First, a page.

This tutorial explores various types of justice initiatives available to societies emerging from armed conflict or authoritarian regimes, seeking to redress historic injustices or to achieve national reconciliation. It studies responses such as truth and reconciliation commissions, commissions of enquiry, initiatives aimed at memorialization, explores the supposed tension between peace and justice, and critically evaluates the extent to which responsive measures have served to reinvigorate national justice systems affected by armed conflict or atrocity crimes.
Professor Susan Lamb has worked for twenty years with various United Nations and other responses to atrocity crimes, including as Senior Legal Officer for the United Nations Assistance to the Khmer rouge trials in Phnom Penh, Cambodia, Chef de Cabinet to the United Nations International Criminal Tribunal for Rwanda, Tanzania, and in various roles with the United Nations International Criminal Tribunal for the former Yugoslavia in The Hague, Netherlands. More recently she has worked on related civil society initiatives seeking accountability for serious violations of international criminal and humanitarian law committed in the course of the Syrian conflict. She is a former professor at the Jindal Global Law School in India and a current faculty member of Deakin Law School, Australia. She received arts and law degrees from the University of Otago, New Zealand and undertook doctoral studies at Balliol College, Oxford as a Rhodes Scholar. She is admitted to legal practice in New Zealand. Learn more about Prof. Lamb here: http://www.deakin.edu.au/about-deakin/people/susan-lamb.
Instruction replicates the Oxford University tutorial method. Each student studies selected topics in a designated field of law under the direct supervision of an English law professor and legal scholar (the tutor) with expertise in the field. When registering for the program, students select the fields of law in which they are interested. Every effort is made to give them their first choice, however tutorial choices do change each summer. Tutorials are paired with a two-unit English Legal Institution Seminar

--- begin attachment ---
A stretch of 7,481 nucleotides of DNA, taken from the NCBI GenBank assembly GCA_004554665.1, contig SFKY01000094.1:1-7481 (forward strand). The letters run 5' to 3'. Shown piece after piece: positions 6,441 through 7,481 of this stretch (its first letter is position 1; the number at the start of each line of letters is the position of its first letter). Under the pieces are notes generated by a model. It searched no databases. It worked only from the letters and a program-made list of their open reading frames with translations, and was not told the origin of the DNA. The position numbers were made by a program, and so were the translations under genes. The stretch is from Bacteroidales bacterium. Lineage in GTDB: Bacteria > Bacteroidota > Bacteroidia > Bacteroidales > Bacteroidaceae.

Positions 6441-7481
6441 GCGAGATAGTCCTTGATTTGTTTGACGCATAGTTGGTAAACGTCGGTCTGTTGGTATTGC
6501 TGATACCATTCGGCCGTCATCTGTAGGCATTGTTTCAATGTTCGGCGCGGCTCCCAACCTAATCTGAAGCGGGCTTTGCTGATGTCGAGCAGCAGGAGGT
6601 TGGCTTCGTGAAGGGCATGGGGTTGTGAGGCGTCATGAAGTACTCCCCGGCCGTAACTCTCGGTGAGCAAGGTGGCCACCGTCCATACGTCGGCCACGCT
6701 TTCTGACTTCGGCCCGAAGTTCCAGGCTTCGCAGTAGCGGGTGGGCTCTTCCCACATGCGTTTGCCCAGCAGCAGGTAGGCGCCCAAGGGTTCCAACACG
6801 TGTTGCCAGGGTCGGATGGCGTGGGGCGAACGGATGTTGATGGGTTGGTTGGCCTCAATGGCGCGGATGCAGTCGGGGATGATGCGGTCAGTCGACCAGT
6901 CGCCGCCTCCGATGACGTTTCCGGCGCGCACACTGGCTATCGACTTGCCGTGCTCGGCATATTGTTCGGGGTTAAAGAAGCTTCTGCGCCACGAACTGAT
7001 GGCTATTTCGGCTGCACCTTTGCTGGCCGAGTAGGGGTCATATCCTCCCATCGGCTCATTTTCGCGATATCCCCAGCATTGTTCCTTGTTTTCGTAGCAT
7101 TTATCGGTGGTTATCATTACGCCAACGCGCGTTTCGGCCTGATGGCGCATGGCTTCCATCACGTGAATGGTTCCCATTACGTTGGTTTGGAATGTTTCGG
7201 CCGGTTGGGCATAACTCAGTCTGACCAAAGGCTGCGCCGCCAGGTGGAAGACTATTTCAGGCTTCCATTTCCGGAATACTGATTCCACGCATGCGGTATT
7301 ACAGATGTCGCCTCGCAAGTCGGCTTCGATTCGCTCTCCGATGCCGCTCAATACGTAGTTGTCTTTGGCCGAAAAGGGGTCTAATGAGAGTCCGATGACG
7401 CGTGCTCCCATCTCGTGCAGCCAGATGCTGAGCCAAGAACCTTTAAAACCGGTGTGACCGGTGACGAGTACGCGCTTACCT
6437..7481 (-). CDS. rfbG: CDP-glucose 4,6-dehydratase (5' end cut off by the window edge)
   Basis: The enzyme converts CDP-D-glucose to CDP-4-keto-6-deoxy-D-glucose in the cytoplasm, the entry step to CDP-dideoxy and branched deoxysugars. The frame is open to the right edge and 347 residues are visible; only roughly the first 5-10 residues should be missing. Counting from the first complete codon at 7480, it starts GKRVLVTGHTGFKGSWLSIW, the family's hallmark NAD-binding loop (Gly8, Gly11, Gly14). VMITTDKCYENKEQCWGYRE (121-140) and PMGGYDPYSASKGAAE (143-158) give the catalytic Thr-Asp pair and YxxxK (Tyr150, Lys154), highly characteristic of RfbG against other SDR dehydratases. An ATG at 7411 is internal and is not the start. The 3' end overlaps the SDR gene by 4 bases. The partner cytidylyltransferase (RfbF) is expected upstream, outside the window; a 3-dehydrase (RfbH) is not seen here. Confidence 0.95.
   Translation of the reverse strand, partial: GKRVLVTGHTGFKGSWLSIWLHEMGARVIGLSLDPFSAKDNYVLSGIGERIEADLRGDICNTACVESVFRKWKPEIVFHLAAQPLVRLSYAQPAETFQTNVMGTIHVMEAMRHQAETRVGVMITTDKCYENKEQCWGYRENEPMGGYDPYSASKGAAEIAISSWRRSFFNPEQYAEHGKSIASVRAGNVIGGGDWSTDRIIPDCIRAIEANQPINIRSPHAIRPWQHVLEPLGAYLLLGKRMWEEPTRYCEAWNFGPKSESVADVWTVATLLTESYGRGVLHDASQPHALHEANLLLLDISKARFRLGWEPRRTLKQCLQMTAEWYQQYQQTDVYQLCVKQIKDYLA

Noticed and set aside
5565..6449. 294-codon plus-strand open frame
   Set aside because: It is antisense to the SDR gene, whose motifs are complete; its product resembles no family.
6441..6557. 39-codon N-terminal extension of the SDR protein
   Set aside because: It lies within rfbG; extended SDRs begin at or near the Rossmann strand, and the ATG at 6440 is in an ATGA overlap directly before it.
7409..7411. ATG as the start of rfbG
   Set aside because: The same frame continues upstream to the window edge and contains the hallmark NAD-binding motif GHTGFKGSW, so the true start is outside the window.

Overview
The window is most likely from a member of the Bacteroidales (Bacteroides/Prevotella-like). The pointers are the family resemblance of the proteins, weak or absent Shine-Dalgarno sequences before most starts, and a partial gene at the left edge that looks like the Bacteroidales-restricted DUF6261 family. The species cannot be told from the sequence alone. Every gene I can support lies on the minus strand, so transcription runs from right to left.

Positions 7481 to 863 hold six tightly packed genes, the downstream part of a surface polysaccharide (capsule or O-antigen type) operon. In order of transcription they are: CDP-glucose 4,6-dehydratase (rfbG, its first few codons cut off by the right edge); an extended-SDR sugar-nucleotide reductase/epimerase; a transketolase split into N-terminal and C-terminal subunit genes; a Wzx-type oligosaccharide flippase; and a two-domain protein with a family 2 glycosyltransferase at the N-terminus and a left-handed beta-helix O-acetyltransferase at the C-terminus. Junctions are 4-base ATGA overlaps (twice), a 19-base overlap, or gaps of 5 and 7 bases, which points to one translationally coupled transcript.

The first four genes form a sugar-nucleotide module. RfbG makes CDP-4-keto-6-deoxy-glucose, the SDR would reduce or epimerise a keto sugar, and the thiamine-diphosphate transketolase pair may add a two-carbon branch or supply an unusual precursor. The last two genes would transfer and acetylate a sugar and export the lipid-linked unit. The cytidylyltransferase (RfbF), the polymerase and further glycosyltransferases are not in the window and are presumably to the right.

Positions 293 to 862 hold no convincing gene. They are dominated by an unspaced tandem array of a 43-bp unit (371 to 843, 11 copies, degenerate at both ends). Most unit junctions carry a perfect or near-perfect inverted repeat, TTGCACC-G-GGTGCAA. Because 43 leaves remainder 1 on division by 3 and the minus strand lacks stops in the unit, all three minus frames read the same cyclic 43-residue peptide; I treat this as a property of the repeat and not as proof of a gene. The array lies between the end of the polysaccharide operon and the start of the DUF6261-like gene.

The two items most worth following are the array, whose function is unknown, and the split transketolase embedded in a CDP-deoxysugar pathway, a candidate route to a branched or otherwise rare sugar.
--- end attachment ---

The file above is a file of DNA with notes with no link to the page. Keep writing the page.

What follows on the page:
A student meets with his or her tutor five times during the program (an average of once each week). In advance of each tutorial, the tutor poses one or more topics or questions on which the student is to write an essay (generally about 2,000 words) after reading materials provided by the tutor in an extensive relevant bibliography of required or recommended readings. During each tutorial, students will discuss the assigned topic or questions with the tutor and will be asked to present (sometimes read) and defend their essay. Some professors ask the student to submit the paper to the tutor one day in advance of the meeting. Some tutors prefer to meet with the student one-on- one; these tutorial sessions meet for approximately 1-1/4 hour. Other tutors prefer to meet with students one-on- two; these tutorial sessions meet for approximately 2 hours.
For more information about study abroad programs please visit https://law.scu.edu/international/summer-abroad/.